Illegally obtained audio recordings used to jail New South Wales child abuser
Leonard Michael Downes, was sentenced to 12 months after assaulting a boy with severe autism. (ABC Illawarra: Hannah Laxton-Koonce)
A magistrate in a New South Wales court has taken the unusual step of accepting illegally obtained audio recordings as evidence, saying she would have been unable to proceed if it weren’t for the covert recording devices, planted by a victim’s family.
- Former FaCs carer Leonard Michael Downes assaulted 9yo boy with severe autism at a respite facility
- Magistrate admitted recordings that were covertly-obtained by parents because they were crucial to case
- Recordings led to conviction
- Downes was sentenced to 12 months in jail
Former Illawarra Family and Community Services (FaCS) carer, 35-year-old Leonard Michael Downes, was sentenced to 12 months in jail after he assaulted a boy with severe autism at an Illawarra respite facility in November 2016.
Downes had previously pleaded guilty to two charges of intimidation and not guilty to assault, after audio recordings of the incident were tendered in court as evidence.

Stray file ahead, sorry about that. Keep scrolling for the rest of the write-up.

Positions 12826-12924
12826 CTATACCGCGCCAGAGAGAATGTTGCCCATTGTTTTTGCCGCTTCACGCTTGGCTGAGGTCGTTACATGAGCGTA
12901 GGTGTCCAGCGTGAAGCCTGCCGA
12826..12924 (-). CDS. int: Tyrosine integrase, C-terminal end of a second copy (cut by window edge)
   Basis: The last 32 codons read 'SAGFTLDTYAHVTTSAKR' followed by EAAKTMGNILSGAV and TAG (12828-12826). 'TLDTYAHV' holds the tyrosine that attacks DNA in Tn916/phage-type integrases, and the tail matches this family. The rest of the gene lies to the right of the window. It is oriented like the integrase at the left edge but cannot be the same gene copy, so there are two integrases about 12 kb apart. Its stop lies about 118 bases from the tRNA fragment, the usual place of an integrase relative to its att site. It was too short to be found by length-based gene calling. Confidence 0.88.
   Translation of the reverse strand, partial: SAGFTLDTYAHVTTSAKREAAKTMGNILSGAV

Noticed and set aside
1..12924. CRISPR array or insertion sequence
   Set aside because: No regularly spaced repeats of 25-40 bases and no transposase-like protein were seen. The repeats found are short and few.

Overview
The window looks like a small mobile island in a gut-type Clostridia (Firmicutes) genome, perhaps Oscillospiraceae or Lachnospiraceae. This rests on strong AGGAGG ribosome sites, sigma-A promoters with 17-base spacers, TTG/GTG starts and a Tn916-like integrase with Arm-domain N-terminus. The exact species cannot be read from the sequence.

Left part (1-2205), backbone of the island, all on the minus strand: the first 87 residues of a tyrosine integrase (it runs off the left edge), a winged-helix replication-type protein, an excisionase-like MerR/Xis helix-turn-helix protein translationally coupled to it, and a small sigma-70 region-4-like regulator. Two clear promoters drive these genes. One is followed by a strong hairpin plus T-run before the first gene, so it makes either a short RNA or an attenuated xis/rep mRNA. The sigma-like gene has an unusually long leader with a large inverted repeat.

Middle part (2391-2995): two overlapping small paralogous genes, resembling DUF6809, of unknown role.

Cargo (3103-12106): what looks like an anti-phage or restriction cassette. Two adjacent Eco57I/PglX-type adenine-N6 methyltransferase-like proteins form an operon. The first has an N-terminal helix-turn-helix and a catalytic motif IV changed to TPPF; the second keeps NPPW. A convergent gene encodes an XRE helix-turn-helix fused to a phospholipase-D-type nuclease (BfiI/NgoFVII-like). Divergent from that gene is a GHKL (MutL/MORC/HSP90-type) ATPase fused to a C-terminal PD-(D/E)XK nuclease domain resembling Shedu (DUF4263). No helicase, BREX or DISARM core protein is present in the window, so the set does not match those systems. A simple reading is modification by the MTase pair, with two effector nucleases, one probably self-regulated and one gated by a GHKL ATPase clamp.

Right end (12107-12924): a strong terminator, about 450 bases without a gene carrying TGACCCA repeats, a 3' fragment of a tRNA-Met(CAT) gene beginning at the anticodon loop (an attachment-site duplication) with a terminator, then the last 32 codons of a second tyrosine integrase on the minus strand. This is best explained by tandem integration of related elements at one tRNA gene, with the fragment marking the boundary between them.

A betrayal of trust
In Wollongong Local Court, the victim’s family said their nine-year-old son was non-verbal and lived with global development delay, requiring round-the-clock care, seven days a week.
The family said they planted recording devices after they noticed changes in behaviour and bruising after their son’s regular respite care.
They said they experienced varying issues with the quality of care provided and placed an audio recorder in his bag.
The audio played in court heard Downes threatening and swearing at the boy several times over a weekend in November 2016.
“I’ll hit you on the count of three if you’re not eating now,” said Downes.
“Eat it, put it in your mouth, eat it.”
During sentencing, the victim’s mother said the incident impacted the entire family who have since lost all trust in support services and now employed two carers at any one time to prevent a repeat event.
“Only two people will ever know the full extent of what happened — my son and Mr Downes,” she said.
Setting an example for the community
In her address, Magistrate Susan McGowan described the sentencing as an almost-impossible task but told Downes he needed to be held accountable for his actions.
“An element of deterrence must be heard by the community and there is no other way to achieve this,” she said.
Justice McGovan acknowledged that the audio recordings had been obtained illegally, but said they acted to advocate for the victim who was otherwise unable to communicate.
She also said she questioned Downes’ remorse, who pleaded guilty only after the recordings were submitted as evidence, and said he was ill-equipped for the job at hand.
“People providing these services must do better,” she said.
“The court takes into account mitigating factors, like no significant criminal record and no indication of planning involved, but there is no other decision more appropriate than the full-time custodial sentence.”
Downes was sentenced to 12 months in jail and will be eligible for parole in December 2019.